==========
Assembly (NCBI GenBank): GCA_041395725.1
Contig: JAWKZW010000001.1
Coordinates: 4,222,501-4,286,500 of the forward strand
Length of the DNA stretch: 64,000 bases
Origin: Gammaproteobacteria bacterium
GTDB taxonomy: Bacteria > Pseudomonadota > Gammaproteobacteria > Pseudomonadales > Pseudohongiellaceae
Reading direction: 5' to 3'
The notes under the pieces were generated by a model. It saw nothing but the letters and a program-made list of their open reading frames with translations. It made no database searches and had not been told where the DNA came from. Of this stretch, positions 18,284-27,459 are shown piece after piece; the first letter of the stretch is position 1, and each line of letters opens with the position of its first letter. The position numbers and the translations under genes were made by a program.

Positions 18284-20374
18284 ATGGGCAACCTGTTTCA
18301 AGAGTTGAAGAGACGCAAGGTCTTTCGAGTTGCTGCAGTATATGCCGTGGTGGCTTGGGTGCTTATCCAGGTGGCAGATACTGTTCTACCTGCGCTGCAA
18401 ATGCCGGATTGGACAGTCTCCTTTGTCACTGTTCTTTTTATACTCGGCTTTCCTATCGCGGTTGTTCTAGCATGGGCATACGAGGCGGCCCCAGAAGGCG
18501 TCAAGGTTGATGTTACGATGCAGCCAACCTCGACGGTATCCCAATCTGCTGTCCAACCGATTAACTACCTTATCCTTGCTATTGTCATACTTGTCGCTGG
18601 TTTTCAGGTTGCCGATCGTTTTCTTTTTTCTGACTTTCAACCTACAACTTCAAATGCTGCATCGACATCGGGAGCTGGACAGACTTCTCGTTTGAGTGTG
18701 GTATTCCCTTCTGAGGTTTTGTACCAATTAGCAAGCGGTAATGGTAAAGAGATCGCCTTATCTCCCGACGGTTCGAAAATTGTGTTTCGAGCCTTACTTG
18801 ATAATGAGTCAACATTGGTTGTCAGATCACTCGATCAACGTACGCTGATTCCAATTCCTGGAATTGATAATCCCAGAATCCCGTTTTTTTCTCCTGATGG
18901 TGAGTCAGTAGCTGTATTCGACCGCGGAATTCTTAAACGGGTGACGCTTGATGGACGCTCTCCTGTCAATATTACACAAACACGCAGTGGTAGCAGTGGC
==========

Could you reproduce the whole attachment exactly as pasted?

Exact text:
Assembly (NCBI GenBank): GCA_041395725.1
Contig: JAWKZW010000001.1
Coordinates: 4,222,501-4,286,500 of the forward strand
Length of the DNA stretch: 64,000 bases
Origin: Gammaproteobacteria bacterium
GTDB taxonomy: Bacteria > Pseudomonadota > Gammaproteobacteria > Pseudomonadales > Pseudohongiellaceae
Reading direction: 5' to 3'
The notes under the pieces were generated by a model. It saw nothing but the letters and a program-made list of their open reading frames with translations. It made no database searches and had not been told where the DNA came from. Of this stretch, positions 18,284-27,459 are shown piece after piece; the first letter of the stretch is position 1, and each line of letters opens with the position of its first letter. The position numbers and the translations under genes were made by a program.

Positions 18284-20374
18284 ATGGGCAACCTGTTTCA
18301 AGAGTTGAAGAGACGCAAGGTCTTTCGAGTTGCTGCAGTATATGCCGTGGTGGCTTGGGTGCTTATCCAGGTGGCAGATACTGTTCTACCTGCGCTGCAA
18401 ATGCCGGATTGGACAGTCTCCTTTGTCACTGTTCTTTTTATACTCGGCTTTCCTATCGCGGTTGTTCTAGCATGGGCATACGAGGCGGCCCCAGAAGGCG
18501 TCAAGGTTGATGTTACGATGCAGCCAACCTCGACGGTATCCCAATCTGCTGTCCAACCGATTAACTACCTTATCCTTGCTATTGTCATACTTGTCGCTGG
18601 TTTTCAGGTTGCCGATCGTTTTCTTTTTTCTGACTTTCAACCTACAACTTCAAATGCTGCATCGACATCGGGAGCTGGACAGACTTCTCGTTTGAGTGTG
18701 GTATTCCCTTCTGAGGTTTTGTACCAATTAGCAAGCGGTAATGGTAAAGAGATCGCCTTATCTCCCGACGGTTCGAAAATTGTGTTTCGAGCCTTACTTG
18801 ATAATGAGTCAACATTGGTTGTCAGATCACTCGATCAACGTACGCTGATTCCAATTCCTGGAATTGATAATCCCAGAATCCCGTTTTTTTCTCCTGATGG
18901 TGAGTCAGTAGCTGTATTCGACCGCGGAATTCTTAAACGGGTGACGCTTGATGGACGCTCTCCTGTCAATATTACACAAACACGCAGTGGTAGCAGTGGC